Editorial: Election's focus now on voters and ballots, not politics and posturing

Posted November 5, 2020 5:00 a.m. EST
Updated November 5, 2020 5:48 a.m. EST

Thursday, Nov. 5, 2020 -- Capitol Broadcasting Company's editorial cartoonist.

CBC Editorial: Thursday, Nov. 5, 2020; Editorial #8605
The following is the opinion of Capitol Broadcasting Company.

Listen to Donald Trump as he talks about the election. It is all about HIS candidacy. It is about HIS voters and HIS votes.

Donald Trump – and other politicians who think like him -- have it wrong. Elections are about voters.

Elections give voice to qualified voters through their properly cast ballots. To assure every voter’s voice is heard, every ballot cast must be accurately and fully counted.

In the American democracy, it is voters and ballots that are the purpose and focus of elections. That is the center of attention.

In North Carolina, state and local officials have done an admirable job in fulfilling their critical duty to make democracy work. In the midst of the worst health pandemic in a century, they’ve conducted an election that saw a record turnout -- 75% of 7.4 million registered voters casting ballots. On Tuesday night, everyone of the votes cast and turned into boards of elections were counted – 977,186 absentee mail-in votes; 3.62 million in-person early votes; and 889,535 votes cast on Election Day.

The weeks of voting culminating on Election Day – beyond the extracurricular legal wrangling of those intent on limiting and intimidating voters – saw relatively little drama or disruption at polling places and the Election Night count was completed expeditiously – particularly given the record-setting turnout.

Wake has biggest chunk of NC's outstanding absentee ballots

But the ballot counting isn’t over. There are as many as 117,000 absentee mail-in ballots that have not been returned. State elections officials say any of those properly completed ballots that were placed in the mail on Nov. 3 and received by Thursday Nov. 12 must be counted. That is the law – affirmed by the highest court in the land.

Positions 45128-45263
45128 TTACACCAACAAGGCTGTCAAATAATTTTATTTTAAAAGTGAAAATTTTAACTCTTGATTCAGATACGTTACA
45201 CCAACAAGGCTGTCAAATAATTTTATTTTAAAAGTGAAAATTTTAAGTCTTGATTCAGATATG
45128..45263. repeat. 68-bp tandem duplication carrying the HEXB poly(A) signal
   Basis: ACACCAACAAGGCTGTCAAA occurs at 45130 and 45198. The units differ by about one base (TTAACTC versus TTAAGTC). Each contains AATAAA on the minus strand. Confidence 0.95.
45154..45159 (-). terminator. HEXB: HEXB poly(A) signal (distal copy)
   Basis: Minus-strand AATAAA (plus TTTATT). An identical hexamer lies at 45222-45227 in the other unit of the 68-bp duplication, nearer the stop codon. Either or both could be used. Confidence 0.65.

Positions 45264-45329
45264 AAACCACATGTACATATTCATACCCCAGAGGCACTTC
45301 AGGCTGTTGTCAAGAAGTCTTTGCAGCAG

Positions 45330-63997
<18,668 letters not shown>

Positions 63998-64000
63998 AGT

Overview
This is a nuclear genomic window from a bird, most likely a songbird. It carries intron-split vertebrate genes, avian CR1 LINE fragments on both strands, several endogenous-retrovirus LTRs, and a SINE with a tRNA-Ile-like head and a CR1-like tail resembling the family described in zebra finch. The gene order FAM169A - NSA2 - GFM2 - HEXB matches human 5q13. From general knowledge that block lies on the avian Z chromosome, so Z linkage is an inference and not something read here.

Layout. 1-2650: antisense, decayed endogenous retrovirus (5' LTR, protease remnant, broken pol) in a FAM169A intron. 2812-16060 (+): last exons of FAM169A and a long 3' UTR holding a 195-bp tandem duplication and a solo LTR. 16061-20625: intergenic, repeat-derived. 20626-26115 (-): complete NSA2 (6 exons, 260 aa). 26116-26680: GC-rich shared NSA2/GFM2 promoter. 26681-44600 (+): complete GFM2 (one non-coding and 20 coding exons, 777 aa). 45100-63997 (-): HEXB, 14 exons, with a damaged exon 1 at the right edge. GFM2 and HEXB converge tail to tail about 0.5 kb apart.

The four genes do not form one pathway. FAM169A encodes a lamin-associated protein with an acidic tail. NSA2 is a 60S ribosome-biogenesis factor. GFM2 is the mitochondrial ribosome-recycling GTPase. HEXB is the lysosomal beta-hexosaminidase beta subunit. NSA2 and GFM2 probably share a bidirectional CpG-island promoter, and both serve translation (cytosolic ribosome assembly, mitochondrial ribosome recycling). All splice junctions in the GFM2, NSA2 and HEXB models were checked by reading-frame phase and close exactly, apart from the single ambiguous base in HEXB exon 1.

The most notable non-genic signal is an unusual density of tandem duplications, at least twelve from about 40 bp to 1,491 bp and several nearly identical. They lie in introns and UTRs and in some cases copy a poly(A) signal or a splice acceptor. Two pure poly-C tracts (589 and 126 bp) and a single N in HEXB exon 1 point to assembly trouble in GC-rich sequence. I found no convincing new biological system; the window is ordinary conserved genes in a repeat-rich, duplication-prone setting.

As state elections officials stressed during a news conference on Wednesday, it is not their job to “declare” winners. There is a process, proscribed by law, through which votes are officially counted and certified.

The current counts of several high-profile contests in North Carolina -- including races for president, U.S. Senator, the Chief Justice of the state Supreme Court and several Council of State offices – are so close there is no obvious winner. The outstanding mail-in ballots could have a significant impact on the outcome of those races.

Let’s get our priorities clear. The main one is counting of every properly cast vote. While knowing who wins an election is important, the only way to do that is to wait until Nov 12 when EVERY vote will be counted.

The most basic function of an election is that all voters have their properly cast ballot counted. Every North Carolinian, every candidate, must know and be confident that the results of their elections reflect the will of EVERY participating voter.

It is most important that North Carolinians – particularly the partisan leaders of our state – exercise patience to allow state and local officials to secure and count every vote.

An election is not so much about the names on our ballots as it is about the citizens who cast those ballots.

If politicians want to demonstrate their patriotism, they will do all they can to assist – and not interfere or distract – from the proper counting of the final outstanding votes.

NOTE: State Board of Elections Chairman Damon Circosta is executive director of the A.J Fletcher Foundation. James Goodmon, chairman and CEO of Capitol Broadcasting Company is the chairman of the A.J. Fletcher Foundation.

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